The buffer zone around the clinic was imposed by the London council of Ealing in April 2018, but the call to impose national buffer zones around all clinics was rejected by the Conservative government’s Home Secretary in September 2018, in spite of the existence of strong evidence presented to him for imposing them.
This new judgment, handed down by Lady Justice Eleanor King and Lady Justice Nicola Davies is the first at appeal court level and provides solid case law for backing for other Public Spaces Protection Orders in the future.
Rachael Clarke of BPAS described the judgment as exceptionally robust because it makes clear that:
The decision whether or not to have an abortion is ‘an intensely personal and sensitive matter’ that falls within the notion of a ‘private life’ within the meaning of Article 8 of the European Convention on Human Rights.
The law on protection orders is meant primarily for people who live in the public space concerned or spend regular time there, as residents or shopkeepers would do. In this case, however, the court said women attending a clinic (along with their partners/supporters/escorts) should be considered to be ‘in the locality’ for the purposes of this Public Spaces Protection Order – which means that their experiences can be used as evidence by other local councils for why to impose such an order in other local areas. This is very important, especially for clinics that are relatively isolated.
The evidence showed that the conduct of the anti-abortion group and others picketing outside the clinic had clearly left some women with ‘significant emotional and psychological damage’.
BPAS, Marie Stopes, and Sister Supporter have put out a joint comment which says that the judgment makes it clear “that harassing and intimidating activities and behaviours towards women outside an abortion clinic are not acceptable” and “secures much needed protection against harassment and intimidation for all entering the Ealing clinic”. They said that from the 23rd April 2018, when the Protection Order was implemented, “clinic team members found that women were no longer coming to their appointments in tears, having not been targeted and victimised by strangers positioned at the gate and groups crowding near the path”.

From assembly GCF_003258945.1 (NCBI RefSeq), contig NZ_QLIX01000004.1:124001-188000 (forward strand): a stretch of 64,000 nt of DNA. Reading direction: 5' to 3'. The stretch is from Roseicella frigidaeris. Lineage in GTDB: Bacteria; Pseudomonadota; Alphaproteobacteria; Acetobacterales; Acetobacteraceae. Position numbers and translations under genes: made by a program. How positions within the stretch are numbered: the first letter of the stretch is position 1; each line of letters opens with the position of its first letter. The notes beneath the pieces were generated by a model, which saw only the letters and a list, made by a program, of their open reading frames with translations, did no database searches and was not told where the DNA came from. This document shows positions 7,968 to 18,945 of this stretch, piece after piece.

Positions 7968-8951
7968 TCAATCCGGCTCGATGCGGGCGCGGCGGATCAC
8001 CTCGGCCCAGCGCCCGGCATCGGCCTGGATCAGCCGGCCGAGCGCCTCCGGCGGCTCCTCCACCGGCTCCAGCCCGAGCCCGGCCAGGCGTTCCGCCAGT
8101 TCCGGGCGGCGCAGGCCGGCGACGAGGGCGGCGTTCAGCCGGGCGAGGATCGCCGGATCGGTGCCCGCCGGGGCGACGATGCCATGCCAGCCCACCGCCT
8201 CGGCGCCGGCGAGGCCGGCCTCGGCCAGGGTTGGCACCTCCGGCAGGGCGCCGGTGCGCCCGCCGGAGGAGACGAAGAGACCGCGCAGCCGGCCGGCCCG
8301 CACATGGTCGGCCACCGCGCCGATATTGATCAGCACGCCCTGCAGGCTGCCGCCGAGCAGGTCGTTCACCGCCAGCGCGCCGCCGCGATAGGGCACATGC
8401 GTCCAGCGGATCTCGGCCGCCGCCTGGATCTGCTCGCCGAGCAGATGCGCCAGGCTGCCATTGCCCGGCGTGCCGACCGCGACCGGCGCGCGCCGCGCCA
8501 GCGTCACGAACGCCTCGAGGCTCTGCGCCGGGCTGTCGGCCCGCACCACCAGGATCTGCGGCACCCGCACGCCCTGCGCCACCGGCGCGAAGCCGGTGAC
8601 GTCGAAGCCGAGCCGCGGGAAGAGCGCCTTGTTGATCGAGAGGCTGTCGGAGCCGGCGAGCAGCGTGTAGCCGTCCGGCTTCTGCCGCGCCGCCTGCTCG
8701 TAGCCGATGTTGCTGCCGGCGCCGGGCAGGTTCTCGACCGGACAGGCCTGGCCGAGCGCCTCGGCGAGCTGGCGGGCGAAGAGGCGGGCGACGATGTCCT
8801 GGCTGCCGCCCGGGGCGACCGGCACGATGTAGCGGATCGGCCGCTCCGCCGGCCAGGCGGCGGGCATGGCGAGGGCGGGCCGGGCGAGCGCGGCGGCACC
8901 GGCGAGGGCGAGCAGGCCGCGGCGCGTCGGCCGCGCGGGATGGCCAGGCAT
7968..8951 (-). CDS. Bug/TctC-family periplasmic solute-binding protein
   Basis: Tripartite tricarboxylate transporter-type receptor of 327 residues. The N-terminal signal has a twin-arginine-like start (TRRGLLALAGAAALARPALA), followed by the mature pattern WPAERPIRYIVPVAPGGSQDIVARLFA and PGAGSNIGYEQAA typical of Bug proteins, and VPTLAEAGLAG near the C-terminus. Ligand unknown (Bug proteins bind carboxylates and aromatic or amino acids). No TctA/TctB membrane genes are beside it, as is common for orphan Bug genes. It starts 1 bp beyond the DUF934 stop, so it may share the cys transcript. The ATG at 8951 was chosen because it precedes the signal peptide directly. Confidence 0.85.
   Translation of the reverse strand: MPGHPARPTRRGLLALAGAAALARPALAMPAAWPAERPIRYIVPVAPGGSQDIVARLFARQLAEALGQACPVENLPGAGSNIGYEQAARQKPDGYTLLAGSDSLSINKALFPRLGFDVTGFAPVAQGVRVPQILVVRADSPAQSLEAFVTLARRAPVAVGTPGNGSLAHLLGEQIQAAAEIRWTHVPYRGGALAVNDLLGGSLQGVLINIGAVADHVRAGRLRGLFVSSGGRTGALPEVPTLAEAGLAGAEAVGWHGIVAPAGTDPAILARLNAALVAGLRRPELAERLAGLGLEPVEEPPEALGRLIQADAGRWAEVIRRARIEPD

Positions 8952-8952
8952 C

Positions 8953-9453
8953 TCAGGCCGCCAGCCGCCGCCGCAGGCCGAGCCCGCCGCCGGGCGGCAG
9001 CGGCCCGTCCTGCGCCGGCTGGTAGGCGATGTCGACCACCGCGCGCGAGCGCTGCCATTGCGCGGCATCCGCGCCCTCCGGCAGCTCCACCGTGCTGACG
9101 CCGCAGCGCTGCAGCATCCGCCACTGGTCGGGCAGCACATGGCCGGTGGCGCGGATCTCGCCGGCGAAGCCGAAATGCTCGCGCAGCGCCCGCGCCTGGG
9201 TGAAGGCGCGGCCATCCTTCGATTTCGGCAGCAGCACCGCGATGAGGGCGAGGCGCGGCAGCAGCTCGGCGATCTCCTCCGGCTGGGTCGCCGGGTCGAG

The comment continued: “The question of competing rights was an important part of this hearing. Anti-abortion groups claim they have a right to intercept women due to their right to freedom of assembly, expression, and religion. They denied that women have the right to privacy and family life when entering an abortion clinic. We categorically oppose these views. While we support rights to assembly, expression, and freedom to practice your religion, a person should never have the right to cause another to feel harassed and intimidated when accessing legal, confidential healthcare services.”They closed by stressing the importance of national legislation covering all clinics.
SOURCE: E-mail from Bpas, 21 August 2019 : PHOTO: Lady Justice King, 2016 ; PHOTO: Lady Justice Nicola Davies, 2015
ACAI, the Association of Accredited Abortion Clinics of Spain, has asked the Spanish Health Ministry to create safe zones around abortion clinics. They have put this request not only to the Police, but also to the Ministry of Health so that the health benefit of safe abortion can be provided as a normal form of health care, recognised in the National Health System and the responsibility of the Health Ministry.